4. March 9, 2010 / 3:23 pm

    I’m with Sarah and Duchesse. But it’s a difficult question. I think that for individuals no longer alive, it may be easier to ignore the negative factors, but still maintain some awareness. The ethical dilemma comes in with living people like Alec Baldwin. I don’t know.

    I liked the Coco movie, except the part whenre the love of her life is coming to her & dies in an accident along the way. Too similar to the Edith Piaf movie.

  5. aaonce
    March 9, 2010 / 5:15 pm

    Provocative topic. I do not choose to keep an artist separate from their work. What they see and how they interpret the world around them influences their art (the final product). An artist (or even a company) can have any opinion they want to. I don’t have to agree with it, and I can demonstrate my opinion by not supporting them financially. That is the benefit of our consumer society. My lack of finacial support may not change the mind of the artist (or company), but they will feel the impact of their opinion. I don’t require that they change their mind, but I also don’t have to support their foolishness. Money has always had the power to change things in this society–for better or for worse. That said, people are flawed. Some flaws you can live with and some you can’t. If there is something about a person that bothers you, don’t financially support them. In the case of Coco, she is dead. Wear her shoes in peace. As Duchesse said, “we are no longer feathering her nest”.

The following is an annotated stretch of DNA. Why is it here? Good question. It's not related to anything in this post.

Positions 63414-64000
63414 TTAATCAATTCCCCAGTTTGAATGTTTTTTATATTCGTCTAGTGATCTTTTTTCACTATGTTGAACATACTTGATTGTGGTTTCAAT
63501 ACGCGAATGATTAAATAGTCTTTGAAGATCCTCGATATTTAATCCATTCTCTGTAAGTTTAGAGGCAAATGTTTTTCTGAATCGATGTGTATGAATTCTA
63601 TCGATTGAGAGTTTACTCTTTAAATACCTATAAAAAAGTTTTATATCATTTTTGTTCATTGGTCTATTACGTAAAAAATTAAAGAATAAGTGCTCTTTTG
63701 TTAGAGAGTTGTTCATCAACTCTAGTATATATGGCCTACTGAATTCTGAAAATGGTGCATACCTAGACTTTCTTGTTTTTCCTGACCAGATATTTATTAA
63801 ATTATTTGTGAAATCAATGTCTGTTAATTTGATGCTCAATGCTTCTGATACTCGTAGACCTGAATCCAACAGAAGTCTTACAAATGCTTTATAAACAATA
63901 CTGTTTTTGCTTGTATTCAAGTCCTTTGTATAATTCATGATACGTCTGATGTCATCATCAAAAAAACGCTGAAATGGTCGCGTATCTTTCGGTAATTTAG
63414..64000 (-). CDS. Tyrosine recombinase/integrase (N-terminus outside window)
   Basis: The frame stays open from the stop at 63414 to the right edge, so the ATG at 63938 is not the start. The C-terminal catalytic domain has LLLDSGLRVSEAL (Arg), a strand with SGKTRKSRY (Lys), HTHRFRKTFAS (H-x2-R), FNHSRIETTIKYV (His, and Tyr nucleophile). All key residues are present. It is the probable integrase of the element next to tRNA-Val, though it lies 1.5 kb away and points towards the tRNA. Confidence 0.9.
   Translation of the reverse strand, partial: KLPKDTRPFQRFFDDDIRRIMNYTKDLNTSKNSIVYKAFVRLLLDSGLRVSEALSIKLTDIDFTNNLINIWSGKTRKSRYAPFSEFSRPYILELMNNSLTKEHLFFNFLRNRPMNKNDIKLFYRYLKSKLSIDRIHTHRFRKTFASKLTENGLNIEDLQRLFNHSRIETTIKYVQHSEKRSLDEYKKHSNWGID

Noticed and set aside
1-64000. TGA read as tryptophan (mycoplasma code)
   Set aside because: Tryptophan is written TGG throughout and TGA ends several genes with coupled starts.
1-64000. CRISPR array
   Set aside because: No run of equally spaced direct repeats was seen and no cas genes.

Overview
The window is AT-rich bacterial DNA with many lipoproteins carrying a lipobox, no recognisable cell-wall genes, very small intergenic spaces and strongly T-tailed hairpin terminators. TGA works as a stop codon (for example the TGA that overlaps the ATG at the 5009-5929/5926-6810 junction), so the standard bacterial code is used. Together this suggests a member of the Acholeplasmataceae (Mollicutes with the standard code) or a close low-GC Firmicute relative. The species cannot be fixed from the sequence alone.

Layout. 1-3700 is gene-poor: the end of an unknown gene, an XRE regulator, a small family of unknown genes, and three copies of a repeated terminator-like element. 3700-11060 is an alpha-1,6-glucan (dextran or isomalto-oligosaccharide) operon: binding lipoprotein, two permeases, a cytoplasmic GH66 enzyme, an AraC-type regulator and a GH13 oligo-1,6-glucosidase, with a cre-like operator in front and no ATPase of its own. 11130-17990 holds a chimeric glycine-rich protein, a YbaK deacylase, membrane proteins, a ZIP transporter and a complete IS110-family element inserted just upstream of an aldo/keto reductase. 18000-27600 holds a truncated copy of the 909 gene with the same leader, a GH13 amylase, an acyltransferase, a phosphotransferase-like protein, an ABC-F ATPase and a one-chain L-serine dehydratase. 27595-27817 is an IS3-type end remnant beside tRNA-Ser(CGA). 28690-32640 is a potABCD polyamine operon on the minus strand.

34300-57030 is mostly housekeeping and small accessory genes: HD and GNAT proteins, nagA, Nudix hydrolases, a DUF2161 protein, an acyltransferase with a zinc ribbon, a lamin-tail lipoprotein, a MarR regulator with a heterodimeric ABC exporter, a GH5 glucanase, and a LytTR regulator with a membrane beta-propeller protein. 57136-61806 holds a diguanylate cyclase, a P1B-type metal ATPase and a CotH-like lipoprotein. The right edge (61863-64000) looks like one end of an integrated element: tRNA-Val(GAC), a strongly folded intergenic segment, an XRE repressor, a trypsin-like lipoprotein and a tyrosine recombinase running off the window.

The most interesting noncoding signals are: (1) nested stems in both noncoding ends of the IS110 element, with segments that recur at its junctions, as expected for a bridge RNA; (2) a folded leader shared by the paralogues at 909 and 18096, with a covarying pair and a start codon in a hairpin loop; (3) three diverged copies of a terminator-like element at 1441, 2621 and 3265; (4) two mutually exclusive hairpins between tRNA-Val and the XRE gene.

6. March 9, 2010 / 6:26 pm

    My, Pseu, what an extraordinary post. It’s rare when we’re called upon to do some serious soul-searching.

    My impulse is to say, no I cannot separate the two. Then my opinion (I hate to use the word ethics) becomes nuanced by situations. Chanel’s behavior was reprehensible and finally she paid dearly for her cowardice or opportunism or however she saw it.

    I would like to think I would not support in any way someone who is an amoral or immoral egotistical asshole. Let’s hope I can be true to myself, so far so good I think.

    I do not own any vintage Chanel. I wonder whether the reason no film has been made on that episode for commercial reasons. I suppose we’ll never know.

    Merci, cherie.

  7. March 9, 2010 / 7:44 pm

    Great post, Miss Pseu. Indeed, assholery abounds, esp when large egos are involved. Miss Janey found it appalling that Elia Kazan was given an Oscar. She doesn’t care what ground he broke as a director. He named names- and he wasn’t facing a firing squad. People lost jobs, careers- People KILLED themselves over that shiz!

    We do live in a age when its easier than ever to discover what companies & people are doing with the $ we give them… Check the interwebs! Kenneth Cole donates $ to Amfar & Rock the vote. Miss J is happy to buy his shoes and bags- luckily they’re well-made & to her liking.